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Thank goodness Paris Hilton finally got down to writing "Confessions of an Heiress." We all knew this ubiquitous amoral party whore had unsuspected depth. There must be dozens of things we don't know about her.

I mean, why limit the overexposure to sex videos?

Actually, this book of "confessions" is a self-help book. It's the book that will transform the great mass of women in the country not born to an obscenely wealthy family. After all, according to Paris, it's been the lack of this book that has separated Paris and her sister, Nicky, from the rest of us -- not money.

In this very colorful book, written with the help of Merle Ginsberg, the repellent Paris opens up, lets us know how she really thinks, feels and eats. She wants us to know what it's like to be an heiress, because her telling us will make it seem like we're right there with her on the red carpet.

Not only does she tell us what it's like to be an heiress, she tells us how to be an heiress in the chapter titled "How to Be an Heiress." You thought you had to be born into a fortune, but no, heiress behavior can be aped by anyone willing to be so shallow. She writes that "if you can channel your own inner heiress, create your own image, and project an extreme sense of confidence -- even if you don't really feel it every moment -- people will treat you differently." Among Paris' tips:

Always behave like you are the center of attention.

Always act like you're on camera, and the spotlight's on you.

Even if you have no secrets . . . you've got to make people think that you do.

Never wear the same thing twice.

Act ditzy. Lose things.

If you're happy, wear pink. (Black is for depressed people.)

Had enough yet? We're only on Page 7.

There's a chapter all about Paris' hair, "My Crowning Glory," and of course a "Wardrobe Dos and Don'ts."

Her health and beauty secrets include Mystic Tan and fast food. "Don't be afraid to eat fast food as often as you can," Paris writes. "Always order the largest portion of French fries. Otherwise, you'll just want more." Later, while discussing what to do while flying, she recommends bringing your own fast food, "which makes everyone on board mad because it smells so good -- and they wish they had it!"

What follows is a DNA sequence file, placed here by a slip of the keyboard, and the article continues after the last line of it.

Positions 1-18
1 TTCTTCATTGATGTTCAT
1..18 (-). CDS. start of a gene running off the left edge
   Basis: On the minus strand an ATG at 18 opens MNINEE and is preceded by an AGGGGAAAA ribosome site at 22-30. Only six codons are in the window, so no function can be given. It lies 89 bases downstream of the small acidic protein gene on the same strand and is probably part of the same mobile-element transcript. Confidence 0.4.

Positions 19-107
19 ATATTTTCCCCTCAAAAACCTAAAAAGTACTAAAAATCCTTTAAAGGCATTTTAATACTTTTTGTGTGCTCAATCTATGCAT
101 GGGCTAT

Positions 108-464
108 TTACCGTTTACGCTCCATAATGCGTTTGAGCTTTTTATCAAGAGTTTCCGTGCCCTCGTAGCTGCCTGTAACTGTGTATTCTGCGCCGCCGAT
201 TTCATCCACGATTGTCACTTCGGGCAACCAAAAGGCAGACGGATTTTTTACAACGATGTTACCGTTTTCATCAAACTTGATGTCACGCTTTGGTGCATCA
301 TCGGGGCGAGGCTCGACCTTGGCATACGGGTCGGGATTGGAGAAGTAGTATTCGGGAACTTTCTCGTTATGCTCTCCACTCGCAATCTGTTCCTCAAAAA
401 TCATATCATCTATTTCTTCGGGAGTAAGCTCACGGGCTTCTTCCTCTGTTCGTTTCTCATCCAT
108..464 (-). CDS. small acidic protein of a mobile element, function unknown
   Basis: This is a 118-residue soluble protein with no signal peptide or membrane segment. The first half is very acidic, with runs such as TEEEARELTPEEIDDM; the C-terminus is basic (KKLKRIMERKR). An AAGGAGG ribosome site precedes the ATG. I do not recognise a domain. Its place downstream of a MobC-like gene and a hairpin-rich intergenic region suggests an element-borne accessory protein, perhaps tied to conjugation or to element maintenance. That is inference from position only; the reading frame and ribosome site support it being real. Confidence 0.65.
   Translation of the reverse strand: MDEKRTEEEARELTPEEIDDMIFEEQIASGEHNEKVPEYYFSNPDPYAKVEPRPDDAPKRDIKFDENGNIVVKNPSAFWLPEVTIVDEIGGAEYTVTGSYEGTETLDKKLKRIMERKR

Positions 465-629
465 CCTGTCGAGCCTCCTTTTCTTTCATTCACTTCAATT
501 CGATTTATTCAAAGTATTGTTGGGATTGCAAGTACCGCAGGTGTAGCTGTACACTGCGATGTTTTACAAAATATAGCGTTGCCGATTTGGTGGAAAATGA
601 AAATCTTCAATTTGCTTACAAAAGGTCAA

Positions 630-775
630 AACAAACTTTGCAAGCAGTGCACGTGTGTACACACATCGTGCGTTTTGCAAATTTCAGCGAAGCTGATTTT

Do I even need to point out why Hilton and her "book" are so dangerous? In Paris' world, it's like Title IX and the 19th Amendment never even happened.

There are more photos than there is text in this ridiculous book (in fact -- this review might have more words than the book has) but, not to take the attention away from our star, there are no captions whatever.

We see Paris and Nicky and readers will be able to identify a bunch of celebrities, but where are they? When was it taken? Is it a birthday party, a movie premier, a Tuesday night excuse to put on an $18,000 outfit and drink champagne? (There are photos of Paris and other Hiltons with Liz Taylor, but unless you know that Taylor's first husband was Conrad "Nicky" Hilton, Paris' great-uncle, Liz will seem like nothing more than a Hilton hanger-on in the vein of Nicole Richie.)

Paris, the only reason to divulge your secrets is to help the rest of us be more like you, but if we don't even know where your were the night your wore that fuchsia vinyl dress, we're lost. This self-help book turns out to be no help at all!

Confessions of an Heiress

A Tongue-in-Chic Peek Behind the Pose

By Paris Hilton with Merle Ginsberg

Simon & Schuster, 178 pages, $22

Elizabth Barr is The News's Assistant Arts Editor.